New Analyst Report Rips Agile: Says It's 'Designed To Sell Services,' a 'Developer Rebellion Against Unwanted Tasks'

"The Agile movement is designed to sell services," says analyst firm Voke Inc. in a brand-new report analyzing the movement, presenting findings about its use and providing insight to organizations considering its adoption.

In addition, the report includes data supporting what Voke calls the "Agile Dilemma," described as "the inherent risk and confusion created by the business desire for speed and flexibility misinterpreted as a mandate to participate in the developer-centric movement called Agile, which may not be appropriate for all organizations or projects."

The report contrasts the "developer-centric" Agile movement with software engineering, a more comprehensive part of Application Lifecycle Management (ALM) that incorporates cross-functional teams with responsibilities for architecture, design, testing and more beyond just software development.

"The Agile movement shifts the broad, inter-departmental process of software engineering to one that is focused on software development to the exclusion of QA and operations," says the report in an "assumption."

"In spite of the specialization of resources which limits the scope of the work of developers, the Agile movement might inspire and encourage developers to push back on processes, tools, documentation, and following plans," the report says.

The July 11 Market Snapshot Report, titled "Agile Realities," is authored by Lisa Dronzek and Theresa Lanowitz, who from June 2011 to February 2012 asked more than 200 participants about their use of Agile software development and the results of that use. It's available to the public by subscription or by an on-demand purchase of about $150 on the Voke Web site.

The survey results include the following (verbatim from the report):

  • Sixty-four percent (64%) of survey participants found the transition to Agile confusing, hard, or slow. Twenty-eight percent (28%) report success with Agile.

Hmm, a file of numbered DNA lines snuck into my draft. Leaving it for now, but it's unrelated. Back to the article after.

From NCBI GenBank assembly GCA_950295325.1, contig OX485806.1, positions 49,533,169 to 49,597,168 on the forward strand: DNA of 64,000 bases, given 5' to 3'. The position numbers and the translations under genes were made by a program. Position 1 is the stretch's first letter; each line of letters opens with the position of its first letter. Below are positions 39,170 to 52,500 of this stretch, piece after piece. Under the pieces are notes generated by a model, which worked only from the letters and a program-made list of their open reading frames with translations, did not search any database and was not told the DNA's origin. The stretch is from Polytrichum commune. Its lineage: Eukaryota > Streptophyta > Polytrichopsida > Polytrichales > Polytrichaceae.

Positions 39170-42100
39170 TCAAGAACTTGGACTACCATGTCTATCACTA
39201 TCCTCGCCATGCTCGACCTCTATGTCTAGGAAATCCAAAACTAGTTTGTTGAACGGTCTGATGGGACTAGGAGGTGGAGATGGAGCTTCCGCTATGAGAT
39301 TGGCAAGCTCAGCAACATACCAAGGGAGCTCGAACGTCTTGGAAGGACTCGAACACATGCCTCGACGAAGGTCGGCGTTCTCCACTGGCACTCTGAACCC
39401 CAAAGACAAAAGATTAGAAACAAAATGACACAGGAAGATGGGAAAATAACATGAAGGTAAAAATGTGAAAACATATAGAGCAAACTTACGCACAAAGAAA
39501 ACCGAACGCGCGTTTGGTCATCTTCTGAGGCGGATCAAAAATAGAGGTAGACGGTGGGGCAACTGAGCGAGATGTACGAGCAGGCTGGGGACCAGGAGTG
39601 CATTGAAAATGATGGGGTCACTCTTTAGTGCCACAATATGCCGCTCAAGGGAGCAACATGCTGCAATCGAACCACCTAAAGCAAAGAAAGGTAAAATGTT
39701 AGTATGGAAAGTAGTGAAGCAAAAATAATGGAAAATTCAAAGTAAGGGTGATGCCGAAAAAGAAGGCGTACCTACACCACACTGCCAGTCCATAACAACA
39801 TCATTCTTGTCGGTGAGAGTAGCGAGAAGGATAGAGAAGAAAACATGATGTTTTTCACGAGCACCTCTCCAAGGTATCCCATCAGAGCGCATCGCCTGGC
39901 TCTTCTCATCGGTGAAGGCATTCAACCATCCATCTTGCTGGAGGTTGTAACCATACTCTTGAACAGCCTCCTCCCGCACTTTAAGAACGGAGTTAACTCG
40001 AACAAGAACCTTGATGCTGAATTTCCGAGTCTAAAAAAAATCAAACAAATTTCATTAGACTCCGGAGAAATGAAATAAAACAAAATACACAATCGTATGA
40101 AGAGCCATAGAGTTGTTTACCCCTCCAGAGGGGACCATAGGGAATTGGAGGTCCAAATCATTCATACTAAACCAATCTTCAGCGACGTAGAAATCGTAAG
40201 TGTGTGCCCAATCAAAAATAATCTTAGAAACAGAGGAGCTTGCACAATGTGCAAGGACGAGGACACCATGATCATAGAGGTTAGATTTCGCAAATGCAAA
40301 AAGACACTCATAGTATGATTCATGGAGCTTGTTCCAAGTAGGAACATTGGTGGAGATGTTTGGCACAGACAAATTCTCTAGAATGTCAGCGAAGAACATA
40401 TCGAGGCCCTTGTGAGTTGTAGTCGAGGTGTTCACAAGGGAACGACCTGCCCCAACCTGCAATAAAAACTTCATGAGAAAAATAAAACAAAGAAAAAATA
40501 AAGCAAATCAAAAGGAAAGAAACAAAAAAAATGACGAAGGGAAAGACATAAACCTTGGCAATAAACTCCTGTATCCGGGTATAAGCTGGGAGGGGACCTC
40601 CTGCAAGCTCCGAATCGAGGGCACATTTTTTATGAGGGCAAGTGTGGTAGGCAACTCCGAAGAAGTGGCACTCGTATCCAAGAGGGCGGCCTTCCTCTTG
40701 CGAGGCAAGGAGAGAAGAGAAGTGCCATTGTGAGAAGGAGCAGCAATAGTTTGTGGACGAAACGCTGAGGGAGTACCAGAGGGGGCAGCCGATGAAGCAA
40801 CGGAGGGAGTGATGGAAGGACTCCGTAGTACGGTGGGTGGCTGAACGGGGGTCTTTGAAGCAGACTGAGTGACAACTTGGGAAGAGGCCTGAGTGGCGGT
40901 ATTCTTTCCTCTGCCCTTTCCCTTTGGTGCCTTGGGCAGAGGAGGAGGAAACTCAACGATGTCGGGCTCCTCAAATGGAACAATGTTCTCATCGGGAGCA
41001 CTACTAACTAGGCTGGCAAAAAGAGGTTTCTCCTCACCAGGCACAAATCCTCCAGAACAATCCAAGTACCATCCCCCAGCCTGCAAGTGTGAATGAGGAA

• Out of over 200 survey participants, we received only four detailed comments describing success with Agile.
  • Overwhelmingly, 40% of participants that use Agile did not identify a benefit.
  • The primary benefits identified were faster releases (14%) and more feedback (13%). Some participants (7%) also noted that Agile developers were happy due to less future planning and less documentation.
  • Survey participants report that developers use the guise of Agile to avoid planning and to avoid creating documentation required for future maintenance.
  • We received some unprecedented scathing and shocking comments about the level of competence, professionalism, and attitudes of some members of the Agile movement.
  • Be aware that the Agile movement might very well just be either a developer rebellion against unwanted tasks and schedules or just an opportunity to sell Agile services including certification and training.

The survey says participants indicated that the projects more likely to be successful with Agile included smaller projects, custom-development projects and Web applications, along with projects that used Agile only when appropriate and by experienced teams who understand objectives and requirements.

Besides Agile benefits and challenges, the report also detailed information on the use of development methodologies, Scrum, sprints, development QA, an analysis of the Agile Manifesto and advice on assessing your organization for the possible adoption of Agile. The report also contains information on the rising cost of software development and possible reasons for it. The analyst report comes with a 20-page "strategic brief" titled "Cost of Rework Models for Agile and Non-Agile Projects," which Voke says "provides economic models for evaluating project results and selecting the most appropriate methodologies."

The 44-page main report concluded with a cautionary note:

All software requires effective requirements and the management of cost, quality, and schedule; this is the classic software conundrum and will remain so. Organizations thinking that there is a quick fix to this age-old problem need to realize that today's solutions are all too frequently tomorrow's problems. Remember, look before you leap!

What's your take on this report and the agile development movement? Post your thoughts in the comments and let us know!

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About the Author

David Ramel is an editor and writer for Converge360.